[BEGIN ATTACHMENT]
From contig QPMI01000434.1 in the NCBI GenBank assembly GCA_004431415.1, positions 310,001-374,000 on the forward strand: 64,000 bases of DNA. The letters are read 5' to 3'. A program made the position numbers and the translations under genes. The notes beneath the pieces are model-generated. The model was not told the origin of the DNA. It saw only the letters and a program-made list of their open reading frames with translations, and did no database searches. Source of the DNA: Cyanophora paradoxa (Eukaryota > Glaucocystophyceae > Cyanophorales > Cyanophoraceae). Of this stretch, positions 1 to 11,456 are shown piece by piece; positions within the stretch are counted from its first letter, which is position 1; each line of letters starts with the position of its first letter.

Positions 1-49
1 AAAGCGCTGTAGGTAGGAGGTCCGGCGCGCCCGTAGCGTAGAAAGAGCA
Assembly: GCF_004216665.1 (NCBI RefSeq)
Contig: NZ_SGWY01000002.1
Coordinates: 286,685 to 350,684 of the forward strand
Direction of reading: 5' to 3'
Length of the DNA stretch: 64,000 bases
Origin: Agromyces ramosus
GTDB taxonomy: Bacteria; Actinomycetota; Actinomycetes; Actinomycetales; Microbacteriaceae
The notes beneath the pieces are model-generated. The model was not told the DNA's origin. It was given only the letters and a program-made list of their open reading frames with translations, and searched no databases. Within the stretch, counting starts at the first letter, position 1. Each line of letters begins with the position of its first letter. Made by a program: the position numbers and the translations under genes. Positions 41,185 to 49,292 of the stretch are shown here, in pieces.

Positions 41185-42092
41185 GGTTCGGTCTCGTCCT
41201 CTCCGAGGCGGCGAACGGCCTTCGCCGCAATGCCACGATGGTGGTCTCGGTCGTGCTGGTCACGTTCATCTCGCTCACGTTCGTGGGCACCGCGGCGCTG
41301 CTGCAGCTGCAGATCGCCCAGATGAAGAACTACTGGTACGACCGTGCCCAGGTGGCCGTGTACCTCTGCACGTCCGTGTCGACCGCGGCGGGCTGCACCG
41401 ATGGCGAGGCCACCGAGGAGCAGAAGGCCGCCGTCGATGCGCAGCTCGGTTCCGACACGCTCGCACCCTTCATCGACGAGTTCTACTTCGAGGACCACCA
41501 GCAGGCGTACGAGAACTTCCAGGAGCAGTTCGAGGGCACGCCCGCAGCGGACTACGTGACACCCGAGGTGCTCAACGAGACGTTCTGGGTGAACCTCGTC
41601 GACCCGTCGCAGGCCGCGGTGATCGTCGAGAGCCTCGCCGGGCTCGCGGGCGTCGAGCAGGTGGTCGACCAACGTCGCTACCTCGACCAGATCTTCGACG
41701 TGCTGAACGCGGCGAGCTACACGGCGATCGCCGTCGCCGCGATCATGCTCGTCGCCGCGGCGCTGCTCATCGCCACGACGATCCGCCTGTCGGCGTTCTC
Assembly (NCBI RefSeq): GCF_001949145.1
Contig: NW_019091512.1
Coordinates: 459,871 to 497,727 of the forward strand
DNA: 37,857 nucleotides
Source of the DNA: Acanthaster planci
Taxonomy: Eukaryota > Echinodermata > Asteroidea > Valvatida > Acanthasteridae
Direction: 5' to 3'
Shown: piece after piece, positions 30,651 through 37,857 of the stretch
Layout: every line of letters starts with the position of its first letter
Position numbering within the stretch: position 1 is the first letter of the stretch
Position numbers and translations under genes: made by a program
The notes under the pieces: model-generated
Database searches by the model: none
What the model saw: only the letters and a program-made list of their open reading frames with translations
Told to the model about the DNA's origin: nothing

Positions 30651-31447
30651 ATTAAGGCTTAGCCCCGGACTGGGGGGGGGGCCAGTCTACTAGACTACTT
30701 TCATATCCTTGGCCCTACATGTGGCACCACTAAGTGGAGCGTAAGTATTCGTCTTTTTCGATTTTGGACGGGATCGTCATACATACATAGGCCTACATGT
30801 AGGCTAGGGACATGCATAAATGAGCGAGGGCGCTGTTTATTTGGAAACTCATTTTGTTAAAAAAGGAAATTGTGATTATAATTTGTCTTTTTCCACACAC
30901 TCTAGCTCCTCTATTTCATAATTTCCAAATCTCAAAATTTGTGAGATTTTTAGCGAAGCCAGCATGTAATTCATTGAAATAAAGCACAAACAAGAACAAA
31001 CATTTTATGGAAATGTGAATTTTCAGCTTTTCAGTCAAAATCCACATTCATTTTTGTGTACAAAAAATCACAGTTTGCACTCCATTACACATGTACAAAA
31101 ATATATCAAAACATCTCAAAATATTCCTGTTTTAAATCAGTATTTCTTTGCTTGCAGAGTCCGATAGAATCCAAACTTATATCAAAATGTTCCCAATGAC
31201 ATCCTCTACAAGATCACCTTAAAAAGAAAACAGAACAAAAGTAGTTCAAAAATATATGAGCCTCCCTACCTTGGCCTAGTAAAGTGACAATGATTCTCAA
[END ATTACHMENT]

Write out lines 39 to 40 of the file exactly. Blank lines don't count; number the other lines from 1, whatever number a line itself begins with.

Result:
30901 TCTAGCTCCTCTATTTCATAATTTCCAAATCTCAAAATTTGTGAGATTTTTAGCGAAGCCAGCATGTAATTCATTGAAATAAAGCACAAACAAGAACAAA
31001 CATTTTATGGAAATGTGAATTTTCAGCTTTTCAGTCAAAATCCACATTCATTTTTGTGTACAAAAAATCACAGTTTGCACTCCATTACACATGTACAAAA